I’m just going to come out with it. When the Irish Traveller Community was first described to me, my madcap American mind wandered completely in a hippified direction, conjuring up images of long-haired, carefree, wacky tobacc-y imbibing folks listening to Sugar Magnolia on a warm summer’s eve.  Caravans = campers. And living on the road in one for years = Grateful Deadheads or Phish Phans, right? Needless to say, I was terribly wrong on that one. But to me, the Travellers are still are a bit of a mystery. And I am still trying to really understand their origins and culture…

This topic is particularly top of mind at the moment as TV3 have produced a program on the Irish Traveller culture and we eagerly watched the first of three parts on Tuesday evening.  I certainly learned a few things that I hadn’t known. Namely, that Christianity is highly revered in their society. Communions and other sacraments are celebrated in a much more grandiose manner than in the settled society (frankly, I didn’t realize that was possible). Funerals are flamboyant and headstones are criticized for being too showy and large, but they feel that these shrines honor their dearly departed in the greatest sense. Nearly all Travellers make the trek up the massive holy mountain of Croagh-Patrick where the famous Saint Patrick fasted for 44 days. I had no idea the Traveller community were so devout. Sadly, based on my limited knowledge and rhetoric heard on the streets, I had regrettably made the false assumption that these nomadic people were not of the religious ilk at all…and I have a feeling I am not alone on that.

According to the Irish Traveller Movement website, an Irish Traveller is defined as this:

Travellers are an indigenous minority who, historical sources confirm, have been part of Irish society for centuries. Travellers long shared history, cultural values, language, customs and traditions make them a self-defined group, and one which is recognisable and distinct. Their culture and way of life, of which nomadism is an important factor, distinguishes them from the sedentary (settled) population.

There are an estimated 25,000 Travellers in Ireland, making up more than 4,485 Traveller families. This constitutes approximately 0.5% of the total national population. It is estimated that an additional 15,000 Irish Travellers live in Britain, with a further 10,000 Travellers of Irish descent living in the United States of America.

Travellers, as individuals and as a group, experience a high level of prejudice and exclusion in Irish society. Many have to endure living in intolerable conditions, with approximately one third having to live without access to the basic facilities of sanitation, water and electricity. This leads to ongoing health problems among the Traveller community. A report of the Health Research Board (1987) revealed that Traveller men live, on average, 10 years less than settled men, while Traveller women live on average 12 years less than their settled peers. Discrimination and its effects are a daily feature of Travellers lives.

Over the past few years, I have clearly come to realise that, generally speaking, the Travellers are definitely not viewed as fun-loving, American-style hippy types I had imagined. I can see that they are actually viewed as just the opposite: a threat to mainstream society. In fact, many settled people speak of the Traveller community with utter disdain. I have overheard countless complaints regarding the Traveller’s nomadic lifestyle and what happens when a community decides to “move into” your neighborhood and destroy it. I have read a litany of newspaper articles about the “menacing traveller caravans” lined up and using private or public fences for firewood or creating outdoor toilets that fill up and are left behind hence posing a serious health hazard for the area.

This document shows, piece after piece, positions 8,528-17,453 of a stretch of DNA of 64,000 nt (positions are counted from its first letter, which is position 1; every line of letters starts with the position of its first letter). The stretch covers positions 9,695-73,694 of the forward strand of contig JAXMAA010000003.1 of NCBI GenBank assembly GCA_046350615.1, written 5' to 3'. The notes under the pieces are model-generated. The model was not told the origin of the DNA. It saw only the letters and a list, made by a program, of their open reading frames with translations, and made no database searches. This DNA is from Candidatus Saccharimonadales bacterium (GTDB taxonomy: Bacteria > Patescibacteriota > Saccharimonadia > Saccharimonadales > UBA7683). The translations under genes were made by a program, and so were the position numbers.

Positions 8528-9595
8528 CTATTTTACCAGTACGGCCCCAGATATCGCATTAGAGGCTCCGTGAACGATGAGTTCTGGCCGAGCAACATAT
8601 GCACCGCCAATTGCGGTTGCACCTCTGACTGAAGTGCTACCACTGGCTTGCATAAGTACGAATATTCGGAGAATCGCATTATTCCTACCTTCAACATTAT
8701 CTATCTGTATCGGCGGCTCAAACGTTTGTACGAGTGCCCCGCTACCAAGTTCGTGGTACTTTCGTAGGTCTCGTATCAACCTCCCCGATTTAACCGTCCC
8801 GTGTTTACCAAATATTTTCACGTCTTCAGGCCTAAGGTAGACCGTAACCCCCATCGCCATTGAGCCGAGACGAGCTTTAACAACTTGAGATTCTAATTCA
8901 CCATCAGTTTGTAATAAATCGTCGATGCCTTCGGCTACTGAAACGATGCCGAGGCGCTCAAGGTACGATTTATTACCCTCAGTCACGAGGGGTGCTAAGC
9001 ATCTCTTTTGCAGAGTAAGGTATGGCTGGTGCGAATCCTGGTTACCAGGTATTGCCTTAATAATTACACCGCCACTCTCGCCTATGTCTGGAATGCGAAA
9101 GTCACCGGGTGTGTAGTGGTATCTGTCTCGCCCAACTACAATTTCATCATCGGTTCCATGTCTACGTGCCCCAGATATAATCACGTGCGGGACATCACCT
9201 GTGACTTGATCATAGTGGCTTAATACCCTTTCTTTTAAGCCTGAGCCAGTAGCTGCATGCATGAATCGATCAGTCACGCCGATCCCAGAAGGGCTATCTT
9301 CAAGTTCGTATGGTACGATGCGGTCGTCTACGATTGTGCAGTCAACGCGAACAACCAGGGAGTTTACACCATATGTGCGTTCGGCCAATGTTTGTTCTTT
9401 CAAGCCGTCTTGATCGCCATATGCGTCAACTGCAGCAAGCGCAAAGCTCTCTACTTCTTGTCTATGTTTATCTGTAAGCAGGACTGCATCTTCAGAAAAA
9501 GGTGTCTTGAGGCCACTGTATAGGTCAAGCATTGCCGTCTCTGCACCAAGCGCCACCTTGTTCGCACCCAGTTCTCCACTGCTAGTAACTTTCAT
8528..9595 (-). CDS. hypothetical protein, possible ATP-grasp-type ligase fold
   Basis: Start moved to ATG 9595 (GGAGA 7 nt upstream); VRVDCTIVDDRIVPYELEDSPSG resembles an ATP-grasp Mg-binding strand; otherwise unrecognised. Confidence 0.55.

On the TV3 program, a young man describes what he considers racism along the lines of what minorities experience in America. He explained that the terms, “knacker” or “pikey” for which they are often called, are basically used in the same way as the term, “nigger” is used in the U.S.A.

Without a doubt, Travellers experience a tremendous amount of prejudice and feel they are greatly misunderstood. I titled this post “The Road Less Travelled” because in the last two years I’ve noticed that I don’t see the caravans parked along the motorways or lined along the roundabouts approaching the city anymore. Perhaps I will find out why on the next installment of “The Truth About Travellers” and do a follow-up.

Slan Abhaile,

Imen

Find out more about Alen Macweeney and the Irish Traveller photo book here

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2 Responses to “The Road Less Travelled”

  1. Thanks for tackling this subject, Imen. For me, it was one of those topics — like The Troubles — that I was just resigned to not being able to figure out fully. I stopped asking about travelers a while ago because no one can seem to properly explain them without getting really racist (classist? discriminatory? I don’t know what to call it). All I know is that when I was working at the retail shop in Galway, when a group of three travelers came in the managers whipped into action commanding employees to tail them at every step making sure they didn’t steal anything. When I asked why, my boss explained that last time “they” (travelers) came in they stole hundreds of euros worth of product.

  2. Foodie Mummy says:

    I have watched it too and found it fascinating. Like you coming from a different country, I had a different idea of what the Travellers would be like. What really broke my heart was the woman who said that her 9 or 10 year old attending school is already being faced with prejudice and other kids will not play with her. I find that horrifying that people instill that type of prejudice in such young children! Great post!

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